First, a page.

Meaning, Praise, and Anger: Essays in Moral Psychology

Access Restricted

Access to this document is restricted. Some items have been embargoed at the request of the author, but will be made publicly available after the "No Access Until" date.

During the embargo period, you may request access to the item by clicking the link to the restricted file(s) and completing the request form. If we have contact information for a Cornell author, we will contact the author and request permission to provide access. If we do not have contact information for a Cornell author, or the author denies or does not respond to our inquiry, we will not be able to provide access. For more information, review our policies for restricted content.

No Access Until

Permanent Link(s)

Other Titles


This dissertation explores philosophical issues related to meaning, praise and anger. The first chapter highlights cases in which one is causally responsible for something that alters the meaning of their life, but seemingly not morally responsible for doing so. In this type of case, the agent nonetheless takes themself to be responsible. I sketch an account—grounded in meaning in life as a distinctive value— to make more sense of these experiences from the perspective of the agent. The second chapter concerns private praise, private blame and the symmetry thesis about praise and blame. The chapter addresses the question of whether praise can be done privately and what that privacy would have to look like. I argue that the possibility of private praise should be used in the evaluation of newly emerging theories of praise. The third chapter highlights the way praise and blame function together to manage informal social groups. These groups determine how social goods are distributed, what ideas are taken seriously, the meaning of one’s utterances, and a person’s identity. The fourth chapter explores issues of praise in Shantideva’s Bodhisattvacaryāvatāra and highlights some puzzles that emerge from Shantideva’s seemingly conflicting advice about how we should praise others freely yet avoid being praised ourselves. Using the tools developed in the previous chapters, we can make sense of some of these Shantidevan suggestions about praise if we understand praise as changing one’s group and if we take seriously the possibility that the best thing to do is to praise something, but to do so privately. Finally, the fifth chapter is about anger. In it, I highlight how expressions of anger get their power from anger’s deviant nature. As such, insofar as theorists are successful in establishing or changing norms about anger, critics of anger give it power and defenders of anger defang it.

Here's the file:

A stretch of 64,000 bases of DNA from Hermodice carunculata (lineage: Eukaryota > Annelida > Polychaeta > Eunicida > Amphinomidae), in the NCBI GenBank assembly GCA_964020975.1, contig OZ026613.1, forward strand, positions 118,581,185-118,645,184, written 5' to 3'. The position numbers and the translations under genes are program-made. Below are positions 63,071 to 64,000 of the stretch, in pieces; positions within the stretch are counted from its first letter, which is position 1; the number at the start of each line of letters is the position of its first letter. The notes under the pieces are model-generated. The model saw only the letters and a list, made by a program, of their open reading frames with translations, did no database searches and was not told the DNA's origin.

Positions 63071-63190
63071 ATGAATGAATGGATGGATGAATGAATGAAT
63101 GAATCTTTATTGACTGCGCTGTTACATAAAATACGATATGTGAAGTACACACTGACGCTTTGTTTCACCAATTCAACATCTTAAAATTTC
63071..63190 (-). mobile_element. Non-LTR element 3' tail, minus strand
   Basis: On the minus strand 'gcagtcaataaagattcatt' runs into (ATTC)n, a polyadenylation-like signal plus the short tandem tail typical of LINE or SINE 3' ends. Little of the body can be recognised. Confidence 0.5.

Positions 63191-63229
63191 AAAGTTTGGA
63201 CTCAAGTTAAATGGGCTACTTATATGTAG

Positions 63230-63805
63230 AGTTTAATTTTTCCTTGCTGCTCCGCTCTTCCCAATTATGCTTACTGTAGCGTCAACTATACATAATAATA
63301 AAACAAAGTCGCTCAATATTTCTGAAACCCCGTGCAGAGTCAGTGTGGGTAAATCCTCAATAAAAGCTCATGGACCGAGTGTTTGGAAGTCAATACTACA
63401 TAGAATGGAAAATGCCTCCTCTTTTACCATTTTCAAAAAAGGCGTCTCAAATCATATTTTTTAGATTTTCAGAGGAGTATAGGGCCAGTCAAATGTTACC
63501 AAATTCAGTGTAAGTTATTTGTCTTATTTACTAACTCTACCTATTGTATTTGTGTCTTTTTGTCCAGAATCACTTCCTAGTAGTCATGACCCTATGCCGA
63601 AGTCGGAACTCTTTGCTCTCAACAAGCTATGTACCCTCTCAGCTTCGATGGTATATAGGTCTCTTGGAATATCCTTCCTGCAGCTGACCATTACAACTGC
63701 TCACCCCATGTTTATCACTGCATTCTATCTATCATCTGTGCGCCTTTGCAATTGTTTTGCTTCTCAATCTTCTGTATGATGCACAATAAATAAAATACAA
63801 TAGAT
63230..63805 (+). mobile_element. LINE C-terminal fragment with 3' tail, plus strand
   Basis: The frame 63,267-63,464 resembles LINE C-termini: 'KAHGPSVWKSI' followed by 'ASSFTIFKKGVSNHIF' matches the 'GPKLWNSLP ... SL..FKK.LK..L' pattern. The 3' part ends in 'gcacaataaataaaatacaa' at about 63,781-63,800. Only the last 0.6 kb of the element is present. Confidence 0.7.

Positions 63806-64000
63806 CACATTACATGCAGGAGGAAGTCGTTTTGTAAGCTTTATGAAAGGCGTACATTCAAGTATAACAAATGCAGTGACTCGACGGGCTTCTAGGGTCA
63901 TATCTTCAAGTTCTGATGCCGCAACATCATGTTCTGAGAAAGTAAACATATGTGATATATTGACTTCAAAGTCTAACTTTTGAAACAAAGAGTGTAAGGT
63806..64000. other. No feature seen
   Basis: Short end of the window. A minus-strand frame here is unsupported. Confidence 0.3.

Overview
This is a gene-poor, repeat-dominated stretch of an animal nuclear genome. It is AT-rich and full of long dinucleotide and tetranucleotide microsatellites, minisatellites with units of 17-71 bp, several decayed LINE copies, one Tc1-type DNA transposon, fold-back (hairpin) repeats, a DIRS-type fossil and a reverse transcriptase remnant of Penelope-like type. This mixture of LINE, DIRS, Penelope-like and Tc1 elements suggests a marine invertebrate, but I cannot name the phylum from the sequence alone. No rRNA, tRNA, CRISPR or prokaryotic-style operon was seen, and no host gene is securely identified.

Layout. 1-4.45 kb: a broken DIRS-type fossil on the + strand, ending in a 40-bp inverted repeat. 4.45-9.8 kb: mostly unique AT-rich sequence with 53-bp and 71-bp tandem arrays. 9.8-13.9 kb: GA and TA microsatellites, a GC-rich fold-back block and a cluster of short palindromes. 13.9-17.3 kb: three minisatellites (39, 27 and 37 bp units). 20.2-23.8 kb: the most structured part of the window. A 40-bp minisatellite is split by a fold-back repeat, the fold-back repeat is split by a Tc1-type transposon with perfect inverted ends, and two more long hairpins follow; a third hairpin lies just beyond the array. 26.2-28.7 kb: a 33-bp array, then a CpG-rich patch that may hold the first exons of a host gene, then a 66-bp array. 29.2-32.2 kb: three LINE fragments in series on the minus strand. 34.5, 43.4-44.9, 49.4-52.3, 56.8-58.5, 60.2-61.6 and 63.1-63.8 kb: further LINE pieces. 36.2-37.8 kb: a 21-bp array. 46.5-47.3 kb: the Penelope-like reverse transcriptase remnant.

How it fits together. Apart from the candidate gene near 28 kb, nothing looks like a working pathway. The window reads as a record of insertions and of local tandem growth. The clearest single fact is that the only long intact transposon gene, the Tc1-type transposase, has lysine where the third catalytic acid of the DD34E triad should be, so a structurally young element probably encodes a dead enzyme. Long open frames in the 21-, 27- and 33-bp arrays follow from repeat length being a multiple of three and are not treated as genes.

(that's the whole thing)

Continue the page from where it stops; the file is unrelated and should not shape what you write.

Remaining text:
Journal / Series

Volume & Issue


140 pages


Date Issued




Anger; Blame; Groups; Meaning; Praise; Shantideva


Effective Date

Expiration Date




Union Local


Number of Workers

Committee Chair

Pereboom, Derk

Committee Co-Chair

Committee Member

Markovits, Julia
Shoemaker, David

Degree Discipline


Degree Name

Ph. D., Philosophy

Degree Level

Doctor of Philosophy

Related Version

Related DOI

Related To

Related Part

Based on Related Item

Has Other Format(s)

Part of Related Item

Related To

Related Publication(s)

Link(s) to Related Publication(s)


Link(s) to Reference(s)

Previously Published As

Government Document




Other Identifiers


Rights URI


dissertation or thesis

Accessibility Feature

Accessibility Hazard

Accessibility Summary

Link(s) to Catalog Record